Can you test for CEO ability?
People certainly try. A recent Fortune article examines various assessments that Fortune 500 companies use in selecting a new chief executive.
It’s an interesting piece, but I’m a skeptic on these tests’ ability to pinpoint the correct candidate. Any time you give an assessment in the context of qualifying someone for a job, you assume you know the “right” answer. Coming up with a set of psychometric indicators that prove one contender for the CEO role is more fitting than another is sticky business.
Not to mention the tests can cost $85,000 per candidate—or much more.
The article dives into different tools executive search companies use to qualify CEO candidates.
- Simulations. Used by around 6% of companies, simulations confront the candidate with a real-time dilemma, such as a potential M&A. Assessors watch as they attend meetings and make decisions on the situation, often over several days. You might learn something about a leader’s style here, but the artificiality of the exercise and, again, the lack of a “right” answer limit the utility in my opinion.
- Cognitive tests. A smart CEO is better than a dumb CEO, yes. But you’ve likely proven baseline cognitive abilities once you get to executive roles. Will 10 extra IQ points matter in the CEO role? Probably not.
- Behavioral and personality assessments. Readers of Managing the Future will know that I’m a big proponent of tools like DISC and CliftonStrengths. However, these tools are intended to be value-neutral. They offer a language for describing differences between people, but they have repeatedly failed to predict job performance. Yes, certain situations might call for certain types of leaders; a Dominant CEO might initially struggle at an organization whose culture is heavily Influence-based, for example. But woe to the board or leadership team that uses personality testing as anything other than very light shading on a much fuller portrait of a CEO candidate. There’s no way to score “high” or “low” on a DISC test, and no way for it to tell you who’s going to most capably lead the company forward.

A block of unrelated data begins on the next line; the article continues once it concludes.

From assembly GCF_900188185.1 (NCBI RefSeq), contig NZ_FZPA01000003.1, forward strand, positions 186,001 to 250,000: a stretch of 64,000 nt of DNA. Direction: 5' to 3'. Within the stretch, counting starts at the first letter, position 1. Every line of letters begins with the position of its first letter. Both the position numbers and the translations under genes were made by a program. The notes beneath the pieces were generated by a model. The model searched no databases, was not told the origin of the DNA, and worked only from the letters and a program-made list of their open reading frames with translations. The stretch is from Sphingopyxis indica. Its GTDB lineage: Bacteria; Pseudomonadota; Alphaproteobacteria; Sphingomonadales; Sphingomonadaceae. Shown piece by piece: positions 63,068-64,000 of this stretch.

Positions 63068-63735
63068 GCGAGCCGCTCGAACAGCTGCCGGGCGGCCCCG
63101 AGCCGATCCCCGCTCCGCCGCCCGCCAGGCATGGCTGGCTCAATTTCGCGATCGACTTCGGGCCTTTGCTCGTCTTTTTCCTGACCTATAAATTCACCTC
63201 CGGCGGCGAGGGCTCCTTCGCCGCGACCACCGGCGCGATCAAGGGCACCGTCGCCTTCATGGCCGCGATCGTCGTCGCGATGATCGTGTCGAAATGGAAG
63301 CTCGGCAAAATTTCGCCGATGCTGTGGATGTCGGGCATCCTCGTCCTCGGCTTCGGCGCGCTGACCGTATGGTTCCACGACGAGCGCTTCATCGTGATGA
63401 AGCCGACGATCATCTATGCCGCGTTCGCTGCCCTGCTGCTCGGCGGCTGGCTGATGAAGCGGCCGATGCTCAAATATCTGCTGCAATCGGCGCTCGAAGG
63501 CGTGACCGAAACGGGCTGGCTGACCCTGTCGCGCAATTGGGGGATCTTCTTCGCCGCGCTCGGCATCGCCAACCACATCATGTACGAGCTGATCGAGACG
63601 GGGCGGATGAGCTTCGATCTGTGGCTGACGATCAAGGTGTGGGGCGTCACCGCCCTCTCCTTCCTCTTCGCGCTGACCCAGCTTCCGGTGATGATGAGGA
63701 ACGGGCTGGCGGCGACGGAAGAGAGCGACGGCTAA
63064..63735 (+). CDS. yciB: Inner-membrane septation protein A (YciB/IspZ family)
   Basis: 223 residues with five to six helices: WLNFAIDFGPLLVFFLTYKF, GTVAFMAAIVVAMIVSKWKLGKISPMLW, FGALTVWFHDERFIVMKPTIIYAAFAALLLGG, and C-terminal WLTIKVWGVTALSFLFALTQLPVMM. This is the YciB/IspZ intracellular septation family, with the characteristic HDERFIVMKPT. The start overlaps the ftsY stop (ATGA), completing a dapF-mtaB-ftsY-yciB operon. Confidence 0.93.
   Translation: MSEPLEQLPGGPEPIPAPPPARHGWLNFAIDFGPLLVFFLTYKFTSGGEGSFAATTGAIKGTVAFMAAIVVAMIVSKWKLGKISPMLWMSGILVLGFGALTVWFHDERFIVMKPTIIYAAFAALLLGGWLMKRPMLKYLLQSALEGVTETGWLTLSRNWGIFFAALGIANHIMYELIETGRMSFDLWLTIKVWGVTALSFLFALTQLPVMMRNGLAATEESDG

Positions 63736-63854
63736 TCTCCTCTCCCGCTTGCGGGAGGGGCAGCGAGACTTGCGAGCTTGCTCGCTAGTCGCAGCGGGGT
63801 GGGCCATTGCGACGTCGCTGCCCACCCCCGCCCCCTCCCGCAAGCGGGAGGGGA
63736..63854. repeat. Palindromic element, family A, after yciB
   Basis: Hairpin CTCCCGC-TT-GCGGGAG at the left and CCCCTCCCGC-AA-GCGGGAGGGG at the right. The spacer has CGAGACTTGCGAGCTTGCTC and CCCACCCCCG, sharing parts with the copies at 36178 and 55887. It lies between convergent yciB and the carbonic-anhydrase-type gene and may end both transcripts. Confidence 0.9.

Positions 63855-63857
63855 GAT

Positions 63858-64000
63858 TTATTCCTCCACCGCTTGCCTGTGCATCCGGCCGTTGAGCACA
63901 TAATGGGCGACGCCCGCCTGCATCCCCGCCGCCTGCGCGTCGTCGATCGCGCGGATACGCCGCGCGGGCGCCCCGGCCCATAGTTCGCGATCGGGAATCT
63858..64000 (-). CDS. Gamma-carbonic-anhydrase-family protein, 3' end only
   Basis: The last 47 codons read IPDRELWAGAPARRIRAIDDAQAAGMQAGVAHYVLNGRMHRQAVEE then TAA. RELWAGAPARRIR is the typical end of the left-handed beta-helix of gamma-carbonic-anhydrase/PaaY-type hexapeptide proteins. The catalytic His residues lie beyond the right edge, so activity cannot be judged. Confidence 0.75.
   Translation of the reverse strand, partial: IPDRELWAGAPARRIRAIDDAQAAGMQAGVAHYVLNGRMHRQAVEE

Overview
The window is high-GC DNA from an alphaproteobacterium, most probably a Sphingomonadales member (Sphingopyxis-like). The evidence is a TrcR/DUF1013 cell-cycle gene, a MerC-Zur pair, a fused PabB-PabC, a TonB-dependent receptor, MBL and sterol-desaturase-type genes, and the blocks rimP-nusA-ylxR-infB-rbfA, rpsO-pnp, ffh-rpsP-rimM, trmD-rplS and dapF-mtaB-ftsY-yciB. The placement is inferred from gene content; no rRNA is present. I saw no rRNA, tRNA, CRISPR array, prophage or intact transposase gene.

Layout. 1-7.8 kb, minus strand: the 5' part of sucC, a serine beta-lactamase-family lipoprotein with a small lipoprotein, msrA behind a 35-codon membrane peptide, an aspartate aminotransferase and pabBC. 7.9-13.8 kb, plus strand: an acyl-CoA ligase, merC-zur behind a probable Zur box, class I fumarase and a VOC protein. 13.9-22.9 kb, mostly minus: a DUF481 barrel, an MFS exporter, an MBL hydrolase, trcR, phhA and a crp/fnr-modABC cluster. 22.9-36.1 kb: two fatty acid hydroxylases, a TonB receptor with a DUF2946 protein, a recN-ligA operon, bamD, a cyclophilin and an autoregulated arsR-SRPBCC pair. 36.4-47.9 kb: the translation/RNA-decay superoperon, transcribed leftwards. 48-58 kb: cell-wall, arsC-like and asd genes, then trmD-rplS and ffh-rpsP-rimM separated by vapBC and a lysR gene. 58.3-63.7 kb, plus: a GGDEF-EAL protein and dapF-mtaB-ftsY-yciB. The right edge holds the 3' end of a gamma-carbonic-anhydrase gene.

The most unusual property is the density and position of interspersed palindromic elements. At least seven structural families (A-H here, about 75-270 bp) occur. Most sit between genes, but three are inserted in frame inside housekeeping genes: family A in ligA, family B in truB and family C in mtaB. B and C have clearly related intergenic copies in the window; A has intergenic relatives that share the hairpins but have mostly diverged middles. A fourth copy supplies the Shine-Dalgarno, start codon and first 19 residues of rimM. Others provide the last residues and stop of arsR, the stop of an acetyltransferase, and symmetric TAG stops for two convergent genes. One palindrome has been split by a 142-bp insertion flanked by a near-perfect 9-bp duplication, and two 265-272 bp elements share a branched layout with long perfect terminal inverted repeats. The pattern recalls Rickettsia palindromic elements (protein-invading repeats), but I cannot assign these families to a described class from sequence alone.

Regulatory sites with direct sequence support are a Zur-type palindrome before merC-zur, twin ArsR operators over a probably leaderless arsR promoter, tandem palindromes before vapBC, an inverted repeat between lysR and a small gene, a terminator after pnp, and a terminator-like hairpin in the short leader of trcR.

Some CEO assessments go even further, looking for unusual indicators in a candidate’s lifestyle. Hogan, maker of one of the most popular executive assessments, describes on its site the correlation between a person’s enjoyment of luxury or their number of speeding tickets on one hand and their ability to manage and lead on the other. Looking for red flags is a good idea; indulging in too much psychological conjecture isn’t.
At the end of the day, nothing replaces tried-and-true tactics for the uncertain art of predicting a good CEO. Boards and other stakeholders should engage in probing discussions with candidates about their values and their motivations, honestly examine the candidate’s past performance and do deep background checks with people who have worked directly with the individual. In this case past performance can be an indicator of future performance.